In alignment with the Next Generation Science Standards, Cal Poly students help kids develop and test ideas both during the school day, embedding themselves in class, and then apply similar concepts in the Maker’s Club workshop sessions.

Unruh and Rohlfes have been serving alongside Cal Poly student Cecilia Dunbar, a first-year child development major to guide the young students.

“As science becomes less prioritized within the modern elementary classroom world due to the lack of standardized science testing, the science children receive is few and far between,” Rohlfes said. “The program allows the children’s agency to develop what they want to focus on with their science education, which is a rare entity to find in the school setting.”

Coordinators say that a goal is to strengthen confidence in children in STEM, especially in female students, by starting science education at an early age and providing mentorship; women are underrepresented in many STEM sectors.

“If we create better pathways into STEM for girls, we elevate and raise everybody,” said Kurt Holland, a STEM mentor working with the programs. “We have to create STEM pathways to enhance the number of girls who become powerful women.”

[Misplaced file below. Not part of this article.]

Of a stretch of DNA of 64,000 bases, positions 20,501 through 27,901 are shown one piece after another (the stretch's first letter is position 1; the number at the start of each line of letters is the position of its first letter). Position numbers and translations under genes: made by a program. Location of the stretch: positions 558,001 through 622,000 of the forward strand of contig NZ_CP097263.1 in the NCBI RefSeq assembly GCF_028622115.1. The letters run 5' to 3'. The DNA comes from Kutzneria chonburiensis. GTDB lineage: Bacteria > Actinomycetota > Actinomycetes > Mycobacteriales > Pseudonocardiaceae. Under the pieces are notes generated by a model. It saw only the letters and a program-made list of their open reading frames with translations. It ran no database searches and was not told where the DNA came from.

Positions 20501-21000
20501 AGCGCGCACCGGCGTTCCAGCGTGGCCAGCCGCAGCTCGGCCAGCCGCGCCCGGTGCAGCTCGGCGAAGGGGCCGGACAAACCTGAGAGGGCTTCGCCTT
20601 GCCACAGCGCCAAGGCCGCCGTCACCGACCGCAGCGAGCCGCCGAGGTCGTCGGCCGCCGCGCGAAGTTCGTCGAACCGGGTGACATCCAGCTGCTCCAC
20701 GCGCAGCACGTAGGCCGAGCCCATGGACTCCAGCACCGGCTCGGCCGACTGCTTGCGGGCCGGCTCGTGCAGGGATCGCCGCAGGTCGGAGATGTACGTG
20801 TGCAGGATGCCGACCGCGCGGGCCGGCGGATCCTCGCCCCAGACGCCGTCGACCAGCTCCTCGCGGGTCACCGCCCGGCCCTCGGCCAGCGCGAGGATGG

Santa Margarita Elementary’s Maker’s Club coordinator Brook Black said that the presence of Cal Poly students helps “makes science seem desirable.” Cal Poly students also bring knowledge of science that not all elementary teachers may have.

Black asks her young students to think about who will use their designs “to build empathy and be more understanding to others.” The children use a human-centered design model which considers how real people would use these projects.

“In this program, the children are going to buy into what they’re learning,” Black said. “And they’re going to be making decisions about what’s true and what’s not true instead of just reading from textbook information. They’re very engaged in the projects.”

Black’s Maker’s Club classroom is well-equipped with furniture, tables, shelving and the laser printer to engrave and cut cardboard, acrylic and wood for creative projects, all funded by Santa Margarita Elementary’s Parent Teacher Association.  

Black has been part of the Central Coast Science Project in partnership with Cal Poly, helping teachers develop innovative science learning projects. She has led programs on maker’s projects at her school over the past two-and-a-half years; the Cal Poly students joined the ongoing program this winter and the inspiration has been contagious.

CESAME broadly is committed to maker’s spaces is because “the idea of design challenges hits so many learning priorities, including student choice,” Holland said.

“So instead of the teacher saying you’re going to do this, in this way, to be done by that time, which is boring, now children are engaged and connected to the application of learning because they have voice and choice,” Holland said.

Related Content

Undergraduate Research Magazine 2024

Research Magazine 2024

Read Here

DEI in the Bailey College

Bailey College DEI IDEAS gears graphic

Learn more here

Support Learn By Doing in the Bailey College

Support Learn by Doing in the Bailey College

Support Learn by Doing